And in clear dream and solemn vision
Tell her of things that no gross ear can hear,
Till oft converse with heavenly habitants
Begins to cast a beam on the outward shape,
The unpolluted temple of the mind,
And turns it by degrees to the soul's essence,

Till all be made immortal !"Such is the supreme power of chastity, as described by one of our divinest bards, and the pleasure which I feel in the recitation of such a passage is not a little enhanced, by the pride that few countries more fully afford its exemplification than our own. Let

foreign envy decry us as it will, CHASTITY IS THE INSTINCT OF THE IRISH FEMALE ; the pride of her talents, the power of her beauty, the splendour of her accomplishments, are but so many handmaids of this vestal virtue ; it adorns her in the court, it ennobles her in the cottage; whether she basks in prosperity, or pines in sorrow, it clings about her like the diamond of the morning on the mountain floweret, trembling even in the ray that at once exhibits and inhales it! Rare in our land is the absence of this virtue. Thanks to the modesty that venerates, thanks to the manliness that brands and avenges its violation. You have seen that it was by no common temptations even this humble villager yielded to seduction.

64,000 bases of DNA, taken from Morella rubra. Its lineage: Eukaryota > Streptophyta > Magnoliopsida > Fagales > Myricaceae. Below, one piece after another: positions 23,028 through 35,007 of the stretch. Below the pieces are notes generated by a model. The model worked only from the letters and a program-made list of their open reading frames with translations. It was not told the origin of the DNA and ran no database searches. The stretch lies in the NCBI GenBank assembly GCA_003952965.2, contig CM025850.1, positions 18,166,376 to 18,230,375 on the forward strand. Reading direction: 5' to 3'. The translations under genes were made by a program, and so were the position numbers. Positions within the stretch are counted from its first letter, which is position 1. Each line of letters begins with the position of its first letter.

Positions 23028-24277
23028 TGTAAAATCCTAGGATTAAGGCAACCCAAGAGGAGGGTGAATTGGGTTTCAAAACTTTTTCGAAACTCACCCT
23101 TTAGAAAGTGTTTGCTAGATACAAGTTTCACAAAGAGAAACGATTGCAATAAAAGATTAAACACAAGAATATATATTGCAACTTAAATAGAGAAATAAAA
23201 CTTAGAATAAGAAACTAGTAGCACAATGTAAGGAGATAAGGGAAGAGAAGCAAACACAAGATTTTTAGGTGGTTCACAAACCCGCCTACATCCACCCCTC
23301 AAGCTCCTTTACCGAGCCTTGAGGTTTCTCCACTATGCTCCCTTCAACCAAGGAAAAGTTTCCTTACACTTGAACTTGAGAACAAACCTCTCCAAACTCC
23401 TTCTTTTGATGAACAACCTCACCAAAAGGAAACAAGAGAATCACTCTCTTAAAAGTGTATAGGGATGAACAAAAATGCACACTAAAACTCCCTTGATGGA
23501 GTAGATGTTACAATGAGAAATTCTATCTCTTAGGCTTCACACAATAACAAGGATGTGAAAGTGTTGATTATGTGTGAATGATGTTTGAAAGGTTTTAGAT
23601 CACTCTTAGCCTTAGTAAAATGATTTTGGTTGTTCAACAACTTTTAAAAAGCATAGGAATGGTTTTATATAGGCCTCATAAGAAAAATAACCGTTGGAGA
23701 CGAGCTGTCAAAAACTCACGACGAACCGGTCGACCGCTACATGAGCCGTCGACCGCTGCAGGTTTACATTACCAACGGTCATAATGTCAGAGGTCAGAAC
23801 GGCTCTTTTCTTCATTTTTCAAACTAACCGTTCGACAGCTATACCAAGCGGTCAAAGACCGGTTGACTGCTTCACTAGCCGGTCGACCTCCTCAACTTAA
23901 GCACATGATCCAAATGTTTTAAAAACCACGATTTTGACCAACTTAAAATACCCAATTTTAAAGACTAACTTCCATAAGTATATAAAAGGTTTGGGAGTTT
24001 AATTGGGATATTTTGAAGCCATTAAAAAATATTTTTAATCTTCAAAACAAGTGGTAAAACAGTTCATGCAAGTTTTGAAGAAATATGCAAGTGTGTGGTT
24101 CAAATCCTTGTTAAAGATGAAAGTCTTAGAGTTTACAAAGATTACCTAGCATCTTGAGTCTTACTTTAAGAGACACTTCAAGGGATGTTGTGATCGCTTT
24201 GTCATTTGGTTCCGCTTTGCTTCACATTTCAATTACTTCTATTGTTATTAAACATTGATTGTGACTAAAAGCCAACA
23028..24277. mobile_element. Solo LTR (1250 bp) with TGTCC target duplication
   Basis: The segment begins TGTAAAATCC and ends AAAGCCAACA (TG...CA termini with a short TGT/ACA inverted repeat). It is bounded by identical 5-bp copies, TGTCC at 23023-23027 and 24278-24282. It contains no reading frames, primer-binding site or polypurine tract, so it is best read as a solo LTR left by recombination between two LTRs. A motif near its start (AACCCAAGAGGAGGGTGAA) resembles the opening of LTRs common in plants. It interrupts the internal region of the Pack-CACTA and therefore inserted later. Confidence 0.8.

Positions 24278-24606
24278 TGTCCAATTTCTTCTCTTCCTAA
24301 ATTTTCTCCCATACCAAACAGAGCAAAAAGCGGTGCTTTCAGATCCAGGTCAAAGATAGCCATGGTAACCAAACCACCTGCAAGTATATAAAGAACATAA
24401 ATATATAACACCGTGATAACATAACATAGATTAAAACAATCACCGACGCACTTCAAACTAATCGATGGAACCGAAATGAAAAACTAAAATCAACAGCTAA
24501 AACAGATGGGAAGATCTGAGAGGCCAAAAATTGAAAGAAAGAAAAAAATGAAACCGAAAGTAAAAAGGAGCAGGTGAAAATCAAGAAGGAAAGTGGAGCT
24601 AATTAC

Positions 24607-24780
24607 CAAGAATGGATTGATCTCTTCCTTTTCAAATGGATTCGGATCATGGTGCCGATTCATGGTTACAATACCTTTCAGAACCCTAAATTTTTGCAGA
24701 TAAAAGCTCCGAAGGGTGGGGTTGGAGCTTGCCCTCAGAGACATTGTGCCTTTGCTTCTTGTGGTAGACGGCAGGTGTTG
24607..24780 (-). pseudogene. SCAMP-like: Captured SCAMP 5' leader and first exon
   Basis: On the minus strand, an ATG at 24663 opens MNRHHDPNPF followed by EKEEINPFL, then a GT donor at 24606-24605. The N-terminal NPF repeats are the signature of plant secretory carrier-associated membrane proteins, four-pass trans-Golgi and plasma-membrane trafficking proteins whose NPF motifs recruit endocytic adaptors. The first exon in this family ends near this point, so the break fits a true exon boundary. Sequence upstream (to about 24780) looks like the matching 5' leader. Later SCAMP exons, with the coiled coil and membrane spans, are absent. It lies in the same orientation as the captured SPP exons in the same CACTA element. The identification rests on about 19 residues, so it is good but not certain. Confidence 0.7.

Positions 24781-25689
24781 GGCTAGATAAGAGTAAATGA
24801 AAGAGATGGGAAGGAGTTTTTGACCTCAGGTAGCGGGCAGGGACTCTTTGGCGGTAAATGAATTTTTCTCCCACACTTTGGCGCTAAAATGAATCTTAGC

I now come, gentlemen, to another fact in the progress of this transaction, betraying, in my mind, as base a premeditation, and as low and as deliberate a deception as I ever heard of. While this wretched creature was in a kind of counterpoise between her fear and her affection, struggling as well as she could between passion inflamed and virtue unextinguished, Mr. Dillon, ardently avowing that such an event as separation was impossible, ardently avowing an eternal attachment, insisted upon perfecting an article which should place her above the reach of contingencies. Gentlemen, you shall see this document, voluntarily executed by an educated and estated gentleman of your country. I know not how you will feel, but for my part I protest I am in a suspense of admiration between the virtue of the proposal and the magnificent prodigality of the provision. Listen to the article: it is all in his own hand writing :-“I promise,” says be,“ to give Mary Connaghton the sum of ten pounds sterling per annum, when I part with her; but if she, the said Mary, should at any time hereafter conduct herself improperly, or (mark this, Gentlemen) has done so before the drawing of this article, I am not bound to pay the sum of ten pounds, and this article becomes null and void, as if the same was never executed. John Dillon.” There, Gentlemen, there is the notable and dignified document for you! take it into your jury box, for I know not how to comment on it. Oh, yes, I have heard of ambition urging men to crime—I have heard of love inflaming even to madness I have read of passion rushing over law and religion to enjoyment; but never, until this, did I see a frozen avarice chilling the hot pulse of sensuality; and desire pause before its brutish draught, that it might add deceit to desolation! I need not tell you, that having provided in the very